The Science Behind Fat Metabolism

The Science Behind Fat Metabolism

Every cell of the human body is involved in some sort of metabolism. We need metabolism to run intracellular processes and to keep each organ going at their optimal state. Proper metabolism involves the use of protein, carbohydrates, and lipids in our diet. Without these three components, fat metabolism cannot occur.

Our metabolism is controlled by the following mechanisms:

• The amount of exercise we do each day
• Our basal metabolic rate, which is defined by our size and our age
• The function of the thyroid gland, which puts out the hormones (T3 and T4), which turn on fat metabolism
• The uptake of glucose by the cells, which is controlled by insulin
• Our caloric intake

When we exercise, for example, we are training the heart to beat faster and stronger. We are also strengthening and adding to our muscle mass, especially if we undertake anaerobic exercises like weight lifting and machines that strengthen muscles. When we take in food from protein, carbohydrates, and healthy fats, these nutrients go to making muscle and fat is broken down, replaced by muscle mass. Often this does not mean a significant weight loss as muscle weighs more than fat; however, we will be leaner because muscle takes up less room in our bodies than fat.

If, on the other hand, we eat and do not exercise, the basal metabolic rate will determine how many calories we can eat per day before gaining weight. You can calculate your basal metabolic rate by using any one of the many basal body rate calculators available on the web.

Any calories we eat beyond that which is determined by our basal metabolic rate must be burned off through regular exercise or the body turns the nutrients into fat, which is stored in fat cells throughout the body. This is what is behind the “calories in and calories out formula” for weight loss, where a deficit needs to be created in order to lose weight.

The Role of the Thyroid Gland in Metabolism

The thyroid gland is a butterfly-shaped gland located in front of the larynx and windpipe in the neck. It produces vital hormones, thyroxine and triiodothyronine, which go to all the cells of the body and turn on cellular metabolism. Women, especially, are prone to low thyroid conditions, which cause cellular sluggishness and fatigue. Instead of using calories for metabolism, the metabolism of the cells decreases dramatically and calories from protein, carbohydrates, and fat in the diet are turned into fat, causing an increase in weight and an increase in the percentage of body weight that is made from fat.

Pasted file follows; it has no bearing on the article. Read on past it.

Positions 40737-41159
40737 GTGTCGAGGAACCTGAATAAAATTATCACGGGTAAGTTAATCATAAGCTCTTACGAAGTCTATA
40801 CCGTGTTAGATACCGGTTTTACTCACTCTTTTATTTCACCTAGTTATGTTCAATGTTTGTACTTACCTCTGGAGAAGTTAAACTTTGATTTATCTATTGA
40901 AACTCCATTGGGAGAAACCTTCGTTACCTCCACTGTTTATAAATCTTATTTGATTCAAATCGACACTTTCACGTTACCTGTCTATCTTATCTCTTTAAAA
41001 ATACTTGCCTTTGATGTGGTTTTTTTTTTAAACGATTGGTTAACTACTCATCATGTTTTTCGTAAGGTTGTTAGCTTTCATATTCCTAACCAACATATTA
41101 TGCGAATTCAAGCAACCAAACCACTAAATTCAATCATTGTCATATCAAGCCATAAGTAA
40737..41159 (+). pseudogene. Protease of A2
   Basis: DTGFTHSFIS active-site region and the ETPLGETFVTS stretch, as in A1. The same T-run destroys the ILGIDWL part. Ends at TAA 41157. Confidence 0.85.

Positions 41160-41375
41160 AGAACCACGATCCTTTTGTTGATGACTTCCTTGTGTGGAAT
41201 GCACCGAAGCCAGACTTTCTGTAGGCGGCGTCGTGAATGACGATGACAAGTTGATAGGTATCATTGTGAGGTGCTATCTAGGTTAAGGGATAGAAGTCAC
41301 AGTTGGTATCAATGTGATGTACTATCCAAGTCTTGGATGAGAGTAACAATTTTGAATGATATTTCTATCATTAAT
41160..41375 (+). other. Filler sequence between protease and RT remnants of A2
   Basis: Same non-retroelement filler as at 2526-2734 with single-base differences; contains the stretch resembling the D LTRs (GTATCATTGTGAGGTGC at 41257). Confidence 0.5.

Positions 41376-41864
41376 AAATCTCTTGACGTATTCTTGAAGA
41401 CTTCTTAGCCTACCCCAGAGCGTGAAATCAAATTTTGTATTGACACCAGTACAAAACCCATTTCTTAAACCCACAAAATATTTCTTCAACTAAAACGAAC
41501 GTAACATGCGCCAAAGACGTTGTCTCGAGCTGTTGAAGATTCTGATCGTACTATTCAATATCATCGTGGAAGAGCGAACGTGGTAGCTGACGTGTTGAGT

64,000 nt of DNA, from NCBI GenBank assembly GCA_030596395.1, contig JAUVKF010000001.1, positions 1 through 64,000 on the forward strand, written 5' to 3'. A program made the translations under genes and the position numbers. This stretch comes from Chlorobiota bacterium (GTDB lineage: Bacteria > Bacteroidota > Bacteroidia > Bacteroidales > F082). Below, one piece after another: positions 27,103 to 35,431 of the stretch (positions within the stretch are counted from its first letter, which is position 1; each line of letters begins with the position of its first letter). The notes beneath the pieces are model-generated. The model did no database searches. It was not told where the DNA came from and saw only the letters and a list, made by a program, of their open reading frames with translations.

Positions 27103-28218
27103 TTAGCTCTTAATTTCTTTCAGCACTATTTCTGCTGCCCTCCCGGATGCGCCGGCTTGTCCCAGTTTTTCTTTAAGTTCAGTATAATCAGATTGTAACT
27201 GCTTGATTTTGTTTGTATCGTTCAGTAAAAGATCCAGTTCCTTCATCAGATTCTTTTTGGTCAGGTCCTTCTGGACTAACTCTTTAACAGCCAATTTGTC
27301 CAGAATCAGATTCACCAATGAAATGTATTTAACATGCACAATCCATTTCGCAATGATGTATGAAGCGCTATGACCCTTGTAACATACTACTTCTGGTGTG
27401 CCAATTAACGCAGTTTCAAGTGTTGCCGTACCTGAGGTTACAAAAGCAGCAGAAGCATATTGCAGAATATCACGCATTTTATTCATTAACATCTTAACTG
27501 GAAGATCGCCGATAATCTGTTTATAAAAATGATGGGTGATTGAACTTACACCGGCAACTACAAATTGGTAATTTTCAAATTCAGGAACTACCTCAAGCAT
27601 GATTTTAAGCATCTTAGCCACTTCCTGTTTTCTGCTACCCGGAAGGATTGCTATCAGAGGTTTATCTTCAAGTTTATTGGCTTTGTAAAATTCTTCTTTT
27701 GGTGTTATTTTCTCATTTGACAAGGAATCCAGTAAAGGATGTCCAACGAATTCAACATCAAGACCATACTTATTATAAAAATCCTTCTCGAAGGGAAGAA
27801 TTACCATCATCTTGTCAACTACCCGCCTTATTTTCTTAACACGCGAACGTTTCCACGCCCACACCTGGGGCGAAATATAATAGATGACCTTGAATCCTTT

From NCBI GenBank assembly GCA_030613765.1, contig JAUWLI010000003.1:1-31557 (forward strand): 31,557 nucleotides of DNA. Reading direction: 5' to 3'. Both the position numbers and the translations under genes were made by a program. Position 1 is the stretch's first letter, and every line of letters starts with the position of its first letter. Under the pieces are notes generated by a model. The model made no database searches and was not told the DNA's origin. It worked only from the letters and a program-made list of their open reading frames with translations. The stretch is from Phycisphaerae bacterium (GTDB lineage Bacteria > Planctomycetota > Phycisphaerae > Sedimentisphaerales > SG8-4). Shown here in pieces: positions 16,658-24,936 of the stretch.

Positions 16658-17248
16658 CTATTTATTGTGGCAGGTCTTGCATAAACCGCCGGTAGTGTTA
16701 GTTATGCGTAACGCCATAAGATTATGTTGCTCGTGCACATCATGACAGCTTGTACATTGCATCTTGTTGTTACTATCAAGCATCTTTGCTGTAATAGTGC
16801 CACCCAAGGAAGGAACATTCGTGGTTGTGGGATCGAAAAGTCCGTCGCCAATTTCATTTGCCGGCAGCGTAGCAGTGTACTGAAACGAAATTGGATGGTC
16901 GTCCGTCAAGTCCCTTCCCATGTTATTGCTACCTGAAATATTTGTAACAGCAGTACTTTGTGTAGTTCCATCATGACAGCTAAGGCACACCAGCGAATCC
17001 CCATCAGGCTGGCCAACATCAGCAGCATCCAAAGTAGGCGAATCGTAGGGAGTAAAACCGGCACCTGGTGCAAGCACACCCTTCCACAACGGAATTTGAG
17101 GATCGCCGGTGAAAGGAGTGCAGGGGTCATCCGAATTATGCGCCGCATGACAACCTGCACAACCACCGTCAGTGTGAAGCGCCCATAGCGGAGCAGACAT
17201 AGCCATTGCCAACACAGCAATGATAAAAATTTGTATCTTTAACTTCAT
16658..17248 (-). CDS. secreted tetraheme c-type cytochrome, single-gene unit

Those people with hypothyroidism (a low thyroid condition) will have a slower heart rate, ongoing fatigue, dry skin, constipation and slowed body functions. Fat will accumulate in place of normal metabolic cellular functioning and weight loss is very difficult to accomplish.

The Role of Insulin in Fat Metabolism

Insulin is produced by the islet cells of the pancreas and is the hormone responsible for taking glucose from the bloodstream, turning it into cellular fuel. Type 2 diabetics and many people who are overweight suffer from some degree of insulin resistance. This means that glucose cannot enter the cells, even under high insulin conditions, and the cells are starved of the fuel necessary for metabolism. Glucose levels rise and, in order to bring the blood sugar level back down again, insulin must put the glucose somewhere.

The two places that insulin puts excess glucose are the liver and fat cells. In the liver, the glucose goes to make a storage-form of insulin called glycogen. When glycogen stores are full, the rest of the glucose goes to make fat. Obesity and insulin resistance can lead to having fatty liver and increased fat stores throughout the body. The goal of most medications that treat type 2 diabetes is to decrease insulin resistance so that more glucose from the diet goes to cellular metabolism and less to storage in fat cells.

Fat metabolism is complicated. It depends on having enough thyroid hormone to entice the cells to become involved in metabolism. It also depends on the ability of the body to recognize insulin as a means of putting glucose into the cells so that it can be utilized for cellular processes rather than stored as fat. As we become heavier with increased amounts of fat, this sets up a cycle of decreased physical activity, poor metabolism, and ever-increasing amounts of glucose stored as more fat within the fat cells of the body.

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